Here's a one-stop snapshot of emerging technologies every librarian should know about and examples that illustrate how the technologies are being used in libraries today! The e-book includes videos of interviews with librarians that are using them. The videos are available on a web site for people who purchase the print book.
The first four chapters-Audio & Video, Self- and Micro-Publishing, Mobile Technology, and Crowdfunding-all look at older technologies reinvented and reimagined through significant advances in quality, scale, or hardware. Many libraries were already using these technologies in some way, and are now able to change and adapt those uses to meet current needs and take advantage of the latest improvements.
The two next chapters look at new technologies: wearable technologies and the Internet of Things (simple but powerful computers that can be embedded into everyday objects and connected to controllers or data aggregation tools). The last two chapters-Privacy & Security and Keeping Up With Technology-are all-purpose topics that will continue to be affected by new developments in technology.
Each of these chapters offers a brief overview of background information and current events, followed by a list of advantages and challenges to using these technologies in a library setting. The authors highlight the most useful or most well-known tools and devices, then specify how these technologies might be used in a library setting. Finally, they look at a variety of current examples from libraries in the United States and around the globe.
Publisher: Rowman & Littlefield
Number of pages: 140
Weight: 222 g
Dimensions: 226 x 152 x 11 mm
There is an abundance of tools out there for libraries to try for outreach and public services, but which ones are the best for your library? Koerber and Sauers have done the grunt work of figuring it all out. They divide emerging technologies into six different categories: audio and video; self-publishing and library support for publishing; mobile technologies; crowd-funding such as Jason Griffey's LibraryBox, a digital file distribution tool; wearables and other makerspace activities; and the 'internet of Things,' which are traditional products made smart. Included are examples from actual institutions and technical details such as brand names for products and tools as well as pricing information. The content covered and the detailed information provided makes for a well-rounded primer for librarians. The title does not do the book justice, as it is a one-stop resource for new ideas. Verdict: This useful guidebook is packed with details and all of the research to save librarians time. Despite its limited focus on public libraries and less on academic or special collections, this would be an excellent addition to any public services librarian's bookshelf. * Library Journal *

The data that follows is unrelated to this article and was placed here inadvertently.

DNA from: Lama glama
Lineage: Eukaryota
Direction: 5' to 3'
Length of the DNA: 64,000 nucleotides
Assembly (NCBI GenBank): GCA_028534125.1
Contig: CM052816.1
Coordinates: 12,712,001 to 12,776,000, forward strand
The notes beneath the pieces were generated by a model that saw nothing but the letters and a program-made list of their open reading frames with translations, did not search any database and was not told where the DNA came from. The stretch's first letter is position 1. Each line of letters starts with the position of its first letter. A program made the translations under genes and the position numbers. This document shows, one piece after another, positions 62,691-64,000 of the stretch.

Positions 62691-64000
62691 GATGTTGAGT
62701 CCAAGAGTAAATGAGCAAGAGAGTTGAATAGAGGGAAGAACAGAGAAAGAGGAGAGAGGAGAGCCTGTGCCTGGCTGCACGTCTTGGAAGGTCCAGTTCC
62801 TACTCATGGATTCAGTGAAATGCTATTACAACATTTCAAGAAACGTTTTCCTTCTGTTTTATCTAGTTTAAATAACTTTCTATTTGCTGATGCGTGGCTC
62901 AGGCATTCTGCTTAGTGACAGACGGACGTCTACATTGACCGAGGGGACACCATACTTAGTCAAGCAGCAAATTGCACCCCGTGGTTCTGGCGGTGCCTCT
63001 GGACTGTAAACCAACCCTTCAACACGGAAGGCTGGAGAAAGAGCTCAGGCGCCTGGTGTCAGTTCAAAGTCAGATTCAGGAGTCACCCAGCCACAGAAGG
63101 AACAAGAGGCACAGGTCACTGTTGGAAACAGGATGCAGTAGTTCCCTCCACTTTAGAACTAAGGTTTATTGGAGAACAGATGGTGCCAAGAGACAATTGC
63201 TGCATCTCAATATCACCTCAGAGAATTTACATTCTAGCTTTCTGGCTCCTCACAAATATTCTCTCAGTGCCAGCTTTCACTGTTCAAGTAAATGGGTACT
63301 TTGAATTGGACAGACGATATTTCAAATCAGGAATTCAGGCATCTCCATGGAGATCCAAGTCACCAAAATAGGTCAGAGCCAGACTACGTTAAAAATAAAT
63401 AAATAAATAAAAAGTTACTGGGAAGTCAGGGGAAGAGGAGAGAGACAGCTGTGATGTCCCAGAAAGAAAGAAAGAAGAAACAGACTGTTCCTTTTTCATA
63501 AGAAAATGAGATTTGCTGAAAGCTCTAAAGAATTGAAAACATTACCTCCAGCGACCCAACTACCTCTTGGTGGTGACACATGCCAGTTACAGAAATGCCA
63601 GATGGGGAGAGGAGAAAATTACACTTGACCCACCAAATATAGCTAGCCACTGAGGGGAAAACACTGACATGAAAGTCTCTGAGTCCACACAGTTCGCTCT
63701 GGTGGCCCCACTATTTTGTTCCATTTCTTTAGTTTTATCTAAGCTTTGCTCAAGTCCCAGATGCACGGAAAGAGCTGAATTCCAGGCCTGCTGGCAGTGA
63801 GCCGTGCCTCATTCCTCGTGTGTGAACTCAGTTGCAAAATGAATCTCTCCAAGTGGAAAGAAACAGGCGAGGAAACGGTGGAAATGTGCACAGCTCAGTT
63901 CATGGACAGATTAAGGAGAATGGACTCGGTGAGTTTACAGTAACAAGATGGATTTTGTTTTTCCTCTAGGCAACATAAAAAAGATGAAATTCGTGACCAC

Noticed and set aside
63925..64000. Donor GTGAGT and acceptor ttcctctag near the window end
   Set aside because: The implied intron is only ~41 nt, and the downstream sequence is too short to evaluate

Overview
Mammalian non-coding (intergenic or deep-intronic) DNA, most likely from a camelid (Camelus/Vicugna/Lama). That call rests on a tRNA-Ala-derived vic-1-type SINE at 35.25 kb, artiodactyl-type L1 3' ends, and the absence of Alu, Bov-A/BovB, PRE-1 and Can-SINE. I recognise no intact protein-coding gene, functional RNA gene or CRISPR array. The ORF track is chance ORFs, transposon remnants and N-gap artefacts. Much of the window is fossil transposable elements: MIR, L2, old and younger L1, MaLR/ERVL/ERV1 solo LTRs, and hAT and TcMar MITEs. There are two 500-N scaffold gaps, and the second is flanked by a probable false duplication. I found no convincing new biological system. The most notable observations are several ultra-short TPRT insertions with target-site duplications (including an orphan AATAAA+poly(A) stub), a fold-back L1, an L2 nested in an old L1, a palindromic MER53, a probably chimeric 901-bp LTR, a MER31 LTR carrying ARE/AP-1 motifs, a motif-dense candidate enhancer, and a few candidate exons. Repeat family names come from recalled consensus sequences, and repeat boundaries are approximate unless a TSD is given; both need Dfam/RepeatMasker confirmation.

Emerging Technologies: A Primer for Librarians by Jennifer Koerber and Michael P. Sauers, covers new technologies such as wearables and the Internet of Things, and it provides examples of how they are being used. The first four chapters address older technologies that libraries may already be using but have been updated for today's standards. There is an overview of background information as well as a list of advantages and challenges to using these technologies in a library setting. The authors spotlight the most helpful or most well-known tools and devices and explain how a library could use them. * Computers in Libraries *
While descriptions of the various tools are informative and useful, the most inspiring parts of the book are the descriptions of how the technologies are already being put to use by libraries. . . . Written with librarians and library school students in mind as the primary audience, this book is a fairly quick read while at the same time covering several technologies in a thoughtful and engaging manner. For those reading the print version, viewing the video interviews on the companion website is highly recommended. * Technical Services Quarterly *
Koerber and Sauers bring a vision of library technology that is engaging, refreshing, and above all practical. Those in search of more fads to embrace or empty platitudes to quote will need to look elsewhere; this book is full of the kind of useful information and actionable advice that will not only get you excited to tackle new projects in your library, but also help those projects succeed. -- Jim DelRosso, Digital Projects Coordinator, Hospitality, Labor, and Management Library, Catherwood Library, Cornell University
I'm impressed with the way Jennifer Koerber and Michael Sauers talk about emerging technologies with a recognition that some of what is emerging is actually old technology in a new context, and the recognition that this is a moving target. Their work will enable librarians to put a stake in the ground about what is emerging now for libraries, so libraries and communities can benchmark what they are doing as well as make a case of learning those things that others have adopted. I can imagine this book being used by library staff and their stakeholders as they work to understand what their communities require. -- Jill Hurst-Wahl, Director, Library and Information Science & School Media Programs, School of Information Studies, Syracuse University